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Year-End Staff Picks (Part III)

Take 40% off of our staff picks—and 25% off everything else on our site!

Staff Picks Post 3

 

To celebrate the end of the year we’ve picked out a few of our favorite titles to share with you. Browse all of our staff picks here and peruse through parts one and two of our staff recommendations for more on why we love these books. All of our recommended books, including those below, are now 40% off—and everything else on our site is 25% off through the first week of January!

 

1

The Miracle of Analogy »
or The History of Photography, Part 1

The Miracle of Analogy

RECOMMENDED BY:
Emily-Jane Cohen, Executive Editor

Silverman’s endorsement of photography’s powers of revelation and her championing of the photographic imagination is a poetic yet historically informed attempt to rethink our relationship to the world and to each other. This beautifully written book thus has an ethical dimension that makes it more than “just” a brand new theory or history of a medium, though it is very much that as well.

 

2

Hive Mind »
How Your Nation’s IQ Matters So Much More Than Your Own

Hive Mind

RECOMMENDED BY:
Margo Beth Fleming, Senior Editor

A must-read after the 2016 presidential election! Jones has been praised for his excellent writing and surprising research, which reveals how much a little number can tell us about our collective well-being. I love social science that surprises and affirms our own intimations. This book does just that.

 

 

 

 

 

3

A History of the Grandparents I Never Had »

A History of the Grandparents I Never HAd

RECOMMENDED BY:
Bruce Lundquist, Designer

I thought I couldn’t read any more about the Holocaust, but Jablonka’s book is a reminder that the Holocaust happened to individuals with stories and that it remains a very important part of our collective story. Matès and Idesa had ordinary yet remarkable lives that reflected the upheavals of pre-war Europe. It is chilling to imagine the horrors of their last months. A beautifully written and compelling book.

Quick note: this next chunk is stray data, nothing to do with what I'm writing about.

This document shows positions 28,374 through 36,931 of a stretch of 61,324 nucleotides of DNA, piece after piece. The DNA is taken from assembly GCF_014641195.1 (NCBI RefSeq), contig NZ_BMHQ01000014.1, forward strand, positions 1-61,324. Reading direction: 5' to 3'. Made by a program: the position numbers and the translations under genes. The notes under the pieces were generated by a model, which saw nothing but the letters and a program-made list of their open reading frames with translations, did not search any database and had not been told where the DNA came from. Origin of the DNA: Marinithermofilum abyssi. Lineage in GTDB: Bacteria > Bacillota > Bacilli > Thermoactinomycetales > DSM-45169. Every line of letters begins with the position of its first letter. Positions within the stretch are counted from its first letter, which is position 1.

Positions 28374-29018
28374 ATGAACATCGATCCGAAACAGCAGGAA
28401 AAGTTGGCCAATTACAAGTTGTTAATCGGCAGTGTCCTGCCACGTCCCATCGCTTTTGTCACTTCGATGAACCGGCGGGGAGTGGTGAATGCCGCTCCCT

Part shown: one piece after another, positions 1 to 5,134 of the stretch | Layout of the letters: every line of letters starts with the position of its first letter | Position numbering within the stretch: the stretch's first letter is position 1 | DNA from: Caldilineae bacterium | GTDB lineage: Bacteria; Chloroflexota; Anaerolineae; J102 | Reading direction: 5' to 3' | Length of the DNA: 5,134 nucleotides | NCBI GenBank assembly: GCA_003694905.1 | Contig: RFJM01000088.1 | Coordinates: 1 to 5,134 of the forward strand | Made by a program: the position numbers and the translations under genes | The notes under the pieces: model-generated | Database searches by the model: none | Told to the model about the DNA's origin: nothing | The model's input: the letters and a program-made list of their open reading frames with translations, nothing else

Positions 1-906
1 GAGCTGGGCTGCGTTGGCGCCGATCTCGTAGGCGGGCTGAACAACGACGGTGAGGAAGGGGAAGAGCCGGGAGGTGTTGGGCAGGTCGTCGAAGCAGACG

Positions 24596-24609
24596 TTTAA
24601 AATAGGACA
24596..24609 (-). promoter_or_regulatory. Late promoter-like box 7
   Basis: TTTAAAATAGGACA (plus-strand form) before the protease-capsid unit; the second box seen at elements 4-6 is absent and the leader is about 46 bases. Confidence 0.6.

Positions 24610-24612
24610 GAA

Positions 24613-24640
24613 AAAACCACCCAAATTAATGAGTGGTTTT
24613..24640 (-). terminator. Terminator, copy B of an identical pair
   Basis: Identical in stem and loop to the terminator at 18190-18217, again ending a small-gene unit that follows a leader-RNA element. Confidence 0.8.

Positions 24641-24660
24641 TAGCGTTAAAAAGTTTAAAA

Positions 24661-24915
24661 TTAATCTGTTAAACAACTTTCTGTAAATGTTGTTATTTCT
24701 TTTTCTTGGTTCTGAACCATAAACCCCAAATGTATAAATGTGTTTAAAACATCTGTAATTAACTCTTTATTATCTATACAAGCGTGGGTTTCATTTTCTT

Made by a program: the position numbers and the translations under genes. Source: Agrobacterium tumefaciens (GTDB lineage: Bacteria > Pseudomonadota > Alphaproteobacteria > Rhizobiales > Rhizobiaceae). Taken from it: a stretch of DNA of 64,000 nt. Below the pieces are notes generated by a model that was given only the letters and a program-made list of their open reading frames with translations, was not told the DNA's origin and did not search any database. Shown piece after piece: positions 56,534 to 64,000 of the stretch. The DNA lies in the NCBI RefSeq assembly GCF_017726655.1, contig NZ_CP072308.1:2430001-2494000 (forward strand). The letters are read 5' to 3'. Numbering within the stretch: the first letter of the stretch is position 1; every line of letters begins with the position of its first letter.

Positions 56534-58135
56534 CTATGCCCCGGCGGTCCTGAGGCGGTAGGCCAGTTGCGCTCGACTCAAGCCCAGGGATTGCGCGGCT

4

Crook County »
Racism and Injustice in America’s Largest Criminal Court

Crook County

RECOMMENDED BY:
Stephanie Adams, Marketing Manager

One of the most poignant, powerful books I’ve read this year is Crook County, by Nicole Gonzalez Van Cleve. Bolstered by Nicole’s ten years of research, this book presents a devastating account of the systemic racism and attendant malfeasance that are rampant in the country’s largest criminal court. This book has already caused major waves with both readers and the media; it was even just nominated for an NAACP Image Award for Outstanding Literary Work—Debut Author.

 

 

5

The South African Gandhi »
Stretcher-Bearer of Empire

The South African Gandhi

RECOMMENDED BY:
Kalie Caetano, Digital Media Specialist

In a clear-eyed and critical account, The South African Gandhi challenges the progressive legacy of the famed freedom fighter by looking closely at his work and writings as a young lawyer and social reformer in South Africa. Authors Ashwin Desai and Goolam Vahed disrupt a lot of conventional pieties about Gandhi, and also draw fascinating insights into how and why certain political figures take on mythical dimensions in our cultural memory. Author, intellectual, and activist Arundhati Roy calls it an “evocative” example of “fearless history writing”—and I couldn’t agree more.

    

6

Dead Pledges »
Debt, Crisis, and Twenty-First-Century Culture

Dead Pledges

RECOMMENDED BY:
Jessica Ling. Production Editor

Annie McClanahan’s Dead Pledges shows us just how deeply financial thinking has seeped into our cultural consciousness since 2008. McClanahan not only gives us a remarkably lucid primer on concepts in contemporary credit, crisis and finance, but she also shows us the unexpected sites where these concepts crop up, from Gary Shytengart’s fiction to Sam Raimi’s horror. Surprising and savvy, Dead Pledges is a must for readers like me, who grew up in a post-recession climate.

 

 

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